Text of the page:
Carriers impose surcharges as congestion builds on Europe's inland waterways
Congestion through northern Europe’s inland waterways increased again this week, with delays into Rotterdam almost ...
Maersk Line and MSC have announced they will cut Asia-North Europe port calls from 95 to 83 across their five 2M Alliance weekly service loops.
Its first major network revision since its launch at the beginning of 2015 will take place after new schedules are phased in in the third quarter of the year.
The 2M’s weekly port calls in Asia will reduce to 44 from 54, North Europe calls will be cut by one to 29 and there will be fewer transhipment calls.
The West Mediterranean hub of Tangier will lose one call as the revised network will include transhipment calls only at Sines, Algeciras, Salalah,Dubai and Colombo.
Japanese ports are the biggest losers in Asia, with three of their current four direct calls being culled, while Hong Kong and Singapore also both lose one direct weekly 2M call.
Alphaliner said MSC was in the process of reorganising its Japanese feeder service to compensate for the dropping of 2M direct calls at Kobe and Nagoya, while Maersk had “not yet announced how it would serve the Japanese market” after the new schedules are implemented.
In North Europe, Rotterdam concedes its current double call on the AE1/Shogun service in favour of Felixstowe, while Le Havre drops from three to two weekly calls.
Europe’s second biggest container port, Antwerp, maintains its four weekly calls in the network shakeup, although the Belgian port gains two new services at the expense of a double call on two other services.
Both MSC and Maersk emphasised the improved transit times of the revised network, claiming those between Asia and Rotterdam and Bremerhaven, would be “improved by as much as four days”.
MSC senior vice president Caroline Becquart said: “We’re committed to developing the best product in the market, both in terms of reliability, port coverage and transit time performance.”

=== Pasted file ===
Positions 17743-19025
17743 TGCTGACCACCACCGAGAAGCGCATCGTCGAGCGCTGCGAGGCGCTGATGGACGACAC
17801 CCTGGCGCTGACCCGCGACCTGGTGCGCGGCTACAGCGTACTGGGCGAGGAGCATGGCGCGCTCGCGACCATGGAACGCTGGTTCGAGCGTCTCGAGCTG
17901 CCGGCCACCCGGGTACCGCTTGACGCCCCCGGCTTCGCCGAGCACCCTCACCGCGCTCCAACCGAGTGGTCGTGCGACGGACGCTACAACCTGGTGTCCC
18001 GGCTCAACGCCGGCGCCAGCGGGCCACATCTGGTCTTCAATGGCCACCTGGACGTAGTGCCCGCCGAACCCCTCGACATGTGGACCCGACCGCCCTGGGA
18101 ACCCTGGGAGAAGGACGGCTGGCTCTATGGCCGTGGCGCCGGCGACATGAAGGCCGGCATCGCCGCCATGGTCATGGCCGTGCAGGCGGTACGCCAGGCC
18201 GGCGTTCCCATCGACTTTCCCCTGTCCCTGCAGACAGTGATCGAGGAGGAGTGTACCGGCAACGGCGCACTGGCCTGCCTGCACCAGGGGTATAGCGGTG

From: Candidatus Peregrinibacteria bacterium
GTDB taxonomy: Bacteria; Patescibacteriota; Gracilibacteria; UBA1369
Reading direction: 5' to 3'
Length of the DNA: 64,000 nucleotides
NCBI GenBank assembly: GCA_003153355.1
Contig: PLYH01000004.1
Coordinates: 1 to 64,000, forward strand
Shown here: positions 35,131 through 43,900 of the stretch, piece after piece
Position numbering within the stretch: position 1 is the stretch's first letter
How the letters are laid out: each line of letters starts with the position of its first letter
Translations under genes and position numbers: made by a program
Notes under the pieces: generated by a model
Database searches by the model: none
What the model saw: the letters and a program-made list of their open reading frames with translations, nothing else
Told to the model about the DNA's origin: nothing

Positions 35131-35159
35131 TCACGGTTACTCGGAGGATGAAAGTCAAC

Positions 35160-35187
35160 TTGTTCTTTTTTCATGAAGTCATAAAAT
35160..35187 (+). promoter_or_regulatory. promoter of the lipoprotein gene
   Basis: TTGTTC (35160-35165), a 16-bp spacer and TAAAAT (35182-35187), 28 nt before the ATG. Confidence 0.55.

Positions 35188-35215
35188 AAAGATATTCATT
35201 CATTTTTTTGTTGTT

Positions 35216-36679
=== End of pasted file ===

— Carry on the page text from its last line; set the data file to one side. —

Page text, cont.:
Vincent Clerc, chief commercial officer at Maersk Line, added: “We are utilising our scale to deliver a better product. With the largest network and the deployment of an increasingly uniform fleet of ultra large container vessels, we maintain our extensive direct coverage while focusing each service towards best in class transit times to specific markets on the trade.”
In terms of average capacity per vessel compared with the other three alliances, the 2M alliance currently deploys the biggest ships between Asia and North Europe – the smallest being 13,000 teu on the AE1/Shogun and AE6/Lion loops, and the largest the 19,200 teu ships on the AE10/Silk.
However, it is interesting to note that in their network revamp, MSC and Maersk are focusing on transit times ahead of the major alliance rejigs next April.
Indeed, there is talk within the industry that the recently announced THE Alliance is discussing scheduling options that would include at least one ‘express’ service from Asia to North Europe, as the carriers see this as an added value differentiator to the 2M mega-ship dominance.
As part of their announcement, Maersk and MSC also stressed the stability of the 2M alliance compared with the network uncertainty of the other alliances.
“The market has undergone considerable change recently, meaning that now more than ever, customers are seeking a stable and reliable partner,” said Ms Becquart.